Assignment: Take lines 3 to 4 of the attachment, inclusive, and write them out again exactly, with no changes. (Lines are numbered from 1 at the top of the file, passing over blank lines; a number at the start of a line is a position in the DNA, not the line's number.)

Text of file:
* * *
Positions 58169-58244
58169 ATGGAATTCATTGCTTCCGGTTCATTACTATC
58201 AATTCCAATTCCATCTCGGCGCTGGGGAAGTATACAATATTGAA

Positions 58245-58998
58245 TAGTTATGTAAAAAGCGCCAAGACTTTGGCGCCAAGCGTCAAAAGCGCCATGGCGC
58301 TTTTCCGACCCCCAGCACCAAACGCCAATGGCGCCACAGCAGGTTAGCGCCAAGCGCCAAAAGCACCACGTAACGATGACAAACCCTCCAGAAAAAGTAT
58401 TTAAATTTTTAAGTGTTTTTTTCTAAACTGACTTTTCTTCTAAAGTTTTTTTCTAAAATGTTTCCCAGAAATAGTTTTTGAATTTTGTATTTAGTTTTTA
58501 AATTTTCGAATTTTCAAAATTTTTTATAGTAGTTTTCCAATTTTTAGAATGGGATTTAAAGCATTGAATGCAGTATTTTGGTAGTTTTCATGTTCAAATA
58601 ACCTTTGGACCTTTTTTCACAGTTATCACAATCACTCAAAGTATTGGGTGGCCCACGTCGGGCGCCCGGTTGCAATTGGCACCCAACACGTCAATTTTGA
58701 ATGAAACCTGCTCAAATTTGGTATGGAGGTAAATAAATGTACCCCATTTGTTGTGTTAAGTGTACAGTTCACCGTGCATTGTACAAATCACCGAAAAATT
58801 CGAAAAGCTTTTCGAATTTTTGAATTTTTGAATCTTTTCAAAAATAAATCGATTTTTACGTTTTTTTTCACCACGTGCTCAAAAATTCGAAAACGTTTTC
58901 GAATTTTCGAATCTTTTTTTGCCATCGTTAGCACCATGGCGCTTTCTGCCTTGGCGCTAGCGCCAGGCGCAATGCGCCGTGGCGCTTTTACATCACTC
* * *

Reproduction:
58201 AATTCCAATTCCATCTCGGCGCTGGGGAAGTATACAATATTGAA

Positions 58245-58998